The constant battle against crappy PowerPoint presentations

PowerPoint certainly gets a lot of flack when it comes to godawful slideshows and presentations, but we can’t solely blame them.   I’ve seem equally godawful Keynote presentations and Google Docs presentations, so it has to be us, not them, right?

Well, I think presentation software has to play the enabler in this dysfunctional relationship.  It gives anxious presenters too many options and in panicky moments of failed judgment we use them all– spinning titles and busy-looking templates, animated icons and (oh, no, please no) clip art.

SlideShare, the social presentation sharing site, has (or maybe had?) a blog feature called Slide Tips, “exclusive articles by the world’s leading presentation and communication experts.” In the first post to this series, presentation guru Garr Reynolds writes on the subject of “Empty space and slide design,” using the strange split-personality of Japanese graphic design as his jumping-off point.  Text and image-cluttered advertising compete with sleek simple design, often in one all-too-small space.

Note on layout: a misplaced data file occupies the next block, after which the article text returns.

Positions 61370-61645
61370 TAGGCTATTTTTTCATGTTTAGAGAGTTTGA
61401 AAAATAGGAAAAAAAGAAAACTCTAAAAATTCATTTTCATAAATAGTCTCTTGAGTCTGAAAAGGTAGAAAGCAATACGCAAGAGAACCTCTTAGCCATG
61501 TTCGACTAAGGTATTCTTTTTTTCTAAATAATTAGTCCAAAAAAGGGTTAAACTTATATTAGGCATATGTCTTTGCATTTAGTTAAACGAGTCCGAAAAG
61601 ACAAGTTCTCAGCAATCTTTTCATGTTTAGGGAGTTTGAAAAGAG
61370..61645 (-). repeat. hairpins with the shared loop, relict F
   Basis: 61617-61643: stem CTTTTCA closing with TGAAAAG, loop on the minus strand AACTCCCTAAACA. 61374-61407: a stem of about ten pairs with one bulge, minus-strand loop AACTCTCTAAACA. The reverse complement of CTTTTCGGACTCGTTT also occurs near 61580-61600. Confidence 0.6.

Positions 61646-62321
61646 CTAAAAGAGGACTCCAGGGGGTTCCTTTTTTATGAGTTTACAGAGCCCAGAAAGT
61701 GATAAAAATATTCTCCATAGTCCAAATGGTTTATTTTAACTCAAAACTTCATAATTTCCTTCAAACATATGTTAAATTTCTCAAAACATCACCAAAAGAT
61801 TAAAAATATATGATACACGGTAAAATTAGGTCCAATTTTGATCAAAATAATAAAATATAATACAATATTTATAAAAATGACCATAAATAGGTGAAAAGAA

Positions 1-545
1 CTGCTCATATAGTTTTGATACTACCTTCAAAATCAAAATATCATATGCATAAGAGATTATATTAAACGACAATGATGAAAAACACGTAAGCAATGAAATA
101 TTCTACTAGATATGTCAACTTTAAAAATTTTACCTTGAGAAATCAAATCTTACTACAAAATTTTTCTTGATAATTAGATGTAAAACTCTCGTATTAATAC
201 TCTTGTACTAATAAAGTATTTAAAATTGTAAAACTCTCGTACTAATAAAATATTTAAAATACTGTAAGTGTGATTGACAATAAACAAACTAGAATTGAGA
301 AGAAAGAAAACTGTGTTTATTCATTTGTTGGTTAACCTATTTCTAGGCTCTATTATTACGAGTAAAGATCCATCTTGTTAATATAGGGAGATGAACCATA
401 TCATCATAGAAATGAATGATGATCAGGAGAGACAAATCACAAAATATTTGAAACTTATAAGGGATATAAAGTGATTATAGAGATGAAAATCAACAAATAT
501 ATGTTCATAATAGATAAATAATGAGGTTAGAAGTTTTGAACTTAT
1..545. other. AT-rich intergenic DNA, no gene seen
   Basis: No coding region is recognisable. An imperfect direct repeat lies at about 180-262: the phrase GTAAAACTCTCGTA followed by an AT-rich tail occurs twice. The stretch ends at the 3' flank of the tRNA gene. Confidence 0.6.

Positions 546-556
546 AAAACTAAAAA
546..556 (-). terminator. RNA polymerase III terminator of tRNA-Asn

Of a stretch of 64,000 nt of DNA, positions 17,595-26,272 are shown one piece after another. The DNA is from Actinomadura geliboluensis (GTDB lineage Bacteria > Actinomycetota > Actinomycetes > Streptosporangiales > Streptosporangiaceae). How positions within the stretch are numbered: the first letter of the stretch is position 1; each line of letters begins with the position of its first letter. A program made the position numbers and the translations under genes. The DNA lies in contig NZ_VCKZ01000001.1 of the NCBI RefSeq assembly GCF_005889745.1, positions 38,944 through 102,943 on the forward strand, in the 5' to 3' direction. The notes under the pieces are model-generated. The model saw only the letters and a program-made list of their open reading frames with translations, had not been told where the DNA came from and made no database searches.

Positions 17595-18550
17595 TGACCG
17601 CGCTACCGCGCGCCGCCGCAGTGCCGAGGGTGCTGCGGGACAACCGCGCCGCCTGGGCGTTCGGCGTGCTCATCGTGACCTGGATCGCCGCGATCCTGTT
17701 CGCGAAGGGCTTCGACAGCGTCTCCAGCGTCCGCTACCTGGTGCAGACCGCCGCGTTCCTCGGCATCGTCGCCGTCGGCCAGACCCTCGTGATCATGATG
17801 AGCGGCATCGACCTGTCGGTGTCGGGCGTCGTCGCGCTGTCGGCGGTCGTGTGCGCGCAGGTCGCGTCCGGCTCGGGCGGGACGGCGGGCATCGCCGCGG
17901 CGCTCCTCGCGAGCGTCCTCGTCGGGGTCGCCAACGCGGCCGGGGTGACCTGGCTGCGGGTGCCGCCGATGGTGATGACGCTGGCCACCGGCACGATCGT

That certainly sounds like a lot of PowerPoint presentations I’ve seen.

posted with vodpod

Reynolds’ before and after slides make creating crisp, clean presentations seem like a simple task.  I’ve tried to ignore Google Docs’ and PowerPoint’s templates and rely on simple full-screen images I find via Creative Commons’ Flickr search.  Flickr’s partnership with Picnik makes editing great images even easier.

Relying on images, of course, means that there’s more pressure on you as the presenter– the slides become a place for eyes to rest, not a source of content.  It’s a scary thing when you’re a presenter, but yourself in the audience’s shoes and think of how many times you’ve had to make the decision between listening to the speaker or reading the half-dozen bulletpoints on the screen before you.  Makes saying good-bye to generic templates a lot easier.

Also: David Lee King’s Presentation Tips

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